I wish church leaders of all faiths would study this historical lesson. When we shun God's expansively confident embrace, when we allow any group to be scapegoated in the name of Christ, we are all imperiled. This lesson was tragically enacted this spring in London when bombs inflamed by hatred maimed and killed in Brixton, the symbolic capital of London's black community, and then another bomb exploded in the East End, the heart of the Bangladeshi community, and then yet another explosive was set off in a gay pub in the middle of Soho, the most tolerant neighborhood in London. Jewish communities, public officials warned, might be future targets. In response, many doughty Londoners united and refused to be threatened off their public streets.5 They have vowed to walk the dangerous broad highway, to seek God in the midst of a valued and shared diversity, there "in the chaos, where God calls forth new and abundant life."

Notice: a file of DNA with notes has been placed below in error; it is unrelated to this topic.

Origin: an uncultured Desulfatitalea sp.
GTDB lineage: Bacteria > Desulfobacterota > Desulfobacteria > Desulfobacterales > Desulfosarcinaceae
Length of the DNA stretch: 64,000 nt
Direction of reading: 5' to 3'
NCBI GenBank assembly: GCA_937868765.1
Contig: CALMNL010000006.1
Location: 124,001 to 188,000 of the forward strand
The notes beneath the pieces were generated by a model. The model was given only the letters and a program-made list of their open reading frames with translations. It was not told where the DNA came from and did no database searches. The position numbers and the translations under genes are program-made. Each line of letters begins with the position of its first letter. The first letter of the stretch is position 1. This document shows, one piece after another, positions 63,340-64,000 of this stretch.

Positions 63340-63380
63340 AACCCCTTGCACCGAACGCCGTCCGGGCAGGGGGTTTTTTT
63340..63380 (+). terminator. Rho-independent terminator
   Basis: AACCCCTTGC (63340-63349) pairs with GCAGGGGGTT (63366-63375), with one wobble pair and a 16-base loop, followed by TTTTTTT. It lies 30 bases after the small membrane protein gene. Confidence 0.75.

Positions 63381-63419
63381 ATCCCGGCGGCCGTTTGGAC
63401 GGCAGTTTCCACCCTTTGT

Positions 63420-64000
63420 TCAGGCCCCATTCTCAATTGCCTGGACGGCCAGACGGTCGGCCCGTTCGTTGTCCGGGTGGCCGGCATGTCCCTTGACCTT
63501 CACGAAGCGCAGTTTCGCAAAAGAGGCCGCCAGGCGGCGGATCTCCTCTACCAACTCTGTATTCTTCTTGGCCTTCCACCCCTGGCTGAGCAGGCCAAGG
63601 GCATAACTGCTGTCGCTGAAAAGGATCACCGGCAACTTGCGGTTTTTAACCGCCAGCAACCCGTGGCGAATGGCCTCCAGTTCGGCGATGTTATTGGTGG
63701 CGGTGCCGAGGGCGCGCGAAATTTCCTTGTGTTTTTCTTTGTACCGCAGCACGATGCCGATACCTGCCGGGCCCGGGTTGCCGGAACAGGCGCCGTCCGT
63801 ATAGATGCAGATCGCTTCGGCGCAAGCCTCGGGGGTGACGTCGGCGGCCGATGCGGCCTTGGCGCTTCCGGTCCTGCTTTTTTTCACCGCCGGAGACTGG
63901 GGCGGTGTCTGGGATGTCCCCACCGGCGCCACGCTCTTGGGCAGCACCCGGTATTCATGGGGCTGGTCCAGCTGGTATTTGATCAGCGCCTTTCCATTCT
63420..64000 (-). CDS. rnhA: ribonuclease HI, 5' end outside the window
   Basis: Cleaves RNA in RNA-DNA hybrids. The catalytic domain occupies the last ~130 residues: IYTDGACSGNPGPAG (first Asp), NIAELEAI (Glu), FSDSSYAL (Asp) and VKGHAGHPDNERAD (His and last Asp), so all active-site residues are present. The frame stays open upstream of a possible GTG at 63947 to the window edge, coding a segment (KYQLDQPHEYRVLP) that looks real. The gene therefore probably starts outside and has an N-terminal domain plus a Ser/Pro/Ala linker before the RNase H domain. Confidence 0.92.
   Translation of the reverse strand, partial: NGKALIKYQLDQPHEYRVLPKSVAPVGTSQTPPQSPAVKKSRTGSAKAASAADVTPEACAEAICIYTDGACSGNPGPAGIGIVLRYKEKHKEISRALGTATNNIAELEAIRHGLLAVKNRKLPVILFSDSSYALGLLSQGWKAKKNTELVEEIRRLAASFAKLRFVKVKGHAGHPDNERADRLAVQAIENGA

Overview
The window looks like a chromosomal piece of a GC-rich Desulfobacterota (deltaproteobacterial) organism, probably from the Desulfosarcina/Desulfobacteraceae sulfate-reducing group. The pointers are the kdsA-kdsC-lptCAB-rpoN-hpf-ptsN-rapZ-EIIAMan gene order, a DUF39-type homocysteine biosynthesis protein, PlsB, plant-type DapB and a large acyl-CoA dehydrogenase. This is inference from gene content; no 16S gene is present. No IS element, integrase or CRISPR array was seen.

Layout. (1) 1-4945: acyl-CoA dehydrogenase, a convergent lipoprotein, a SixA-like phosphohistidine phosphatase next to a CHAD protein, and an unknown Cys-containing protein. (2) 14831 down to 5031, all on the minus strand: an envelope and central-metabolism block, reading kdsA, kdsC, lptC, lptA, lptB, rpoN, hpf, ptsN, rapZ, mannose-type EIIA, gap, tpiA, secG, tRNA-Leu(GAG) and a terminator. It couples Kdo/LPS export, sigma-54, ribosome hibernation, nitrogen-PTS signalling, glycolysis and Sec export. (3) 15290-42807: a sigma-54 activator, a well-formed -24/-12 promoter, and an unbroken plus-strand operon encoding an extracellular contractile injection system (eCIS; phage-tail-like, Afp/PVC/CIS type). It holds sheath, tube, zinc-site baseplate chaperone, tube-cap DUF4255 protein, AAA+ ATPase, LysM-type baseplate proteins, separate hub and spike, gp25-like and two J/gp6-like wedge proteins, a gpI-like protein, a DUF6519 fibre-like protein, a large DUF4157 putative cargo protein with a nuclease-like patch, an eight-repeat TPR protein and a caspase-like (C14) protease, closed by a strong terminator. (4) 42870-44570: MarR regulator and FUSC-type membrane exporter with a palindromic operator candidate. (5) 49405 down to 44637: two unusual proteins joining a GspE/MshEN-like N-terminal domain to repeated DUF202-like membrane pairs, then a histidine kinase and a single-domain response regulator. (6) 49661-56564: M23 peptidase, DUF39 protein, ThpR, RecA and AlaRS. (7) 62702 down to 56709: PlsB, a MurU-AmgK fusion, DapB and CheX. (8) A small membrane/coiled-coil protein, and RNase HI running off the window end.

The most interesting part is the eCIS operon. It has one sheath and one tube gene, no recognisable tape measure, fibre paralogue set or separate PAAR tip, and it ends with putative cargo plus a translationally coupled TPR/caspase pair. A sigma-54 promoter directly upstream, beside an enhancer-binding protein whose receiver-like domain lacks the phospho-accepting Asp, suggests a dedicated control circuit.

I have yet one final lesson to share, a distinctly theological one. There is a profound cluelessness to most contemporary stories of discipleship, of call and response. The theological error I wish to name is that many contemporary Christians believe self-confidence is our number one vocational ally. I am certainly in favor of self-esteem and of the hard work of continuing recovery from internalized oppression. You bet! Yet I think we in the post-modern world suffer from TDD, theological deficit disease. We believe in a "Too Small God." An auxiliary "God of the gaps" who merely fills in those places where we, and especially where others, are lacking. The main story line in this sermon, and throughout all theological journeys, is the proclamation of God's large, expansive confidence. Not our efforts alone, but God's confidence. As my deanly successor, Joanna Dewey, once proclaimed with her typical directness: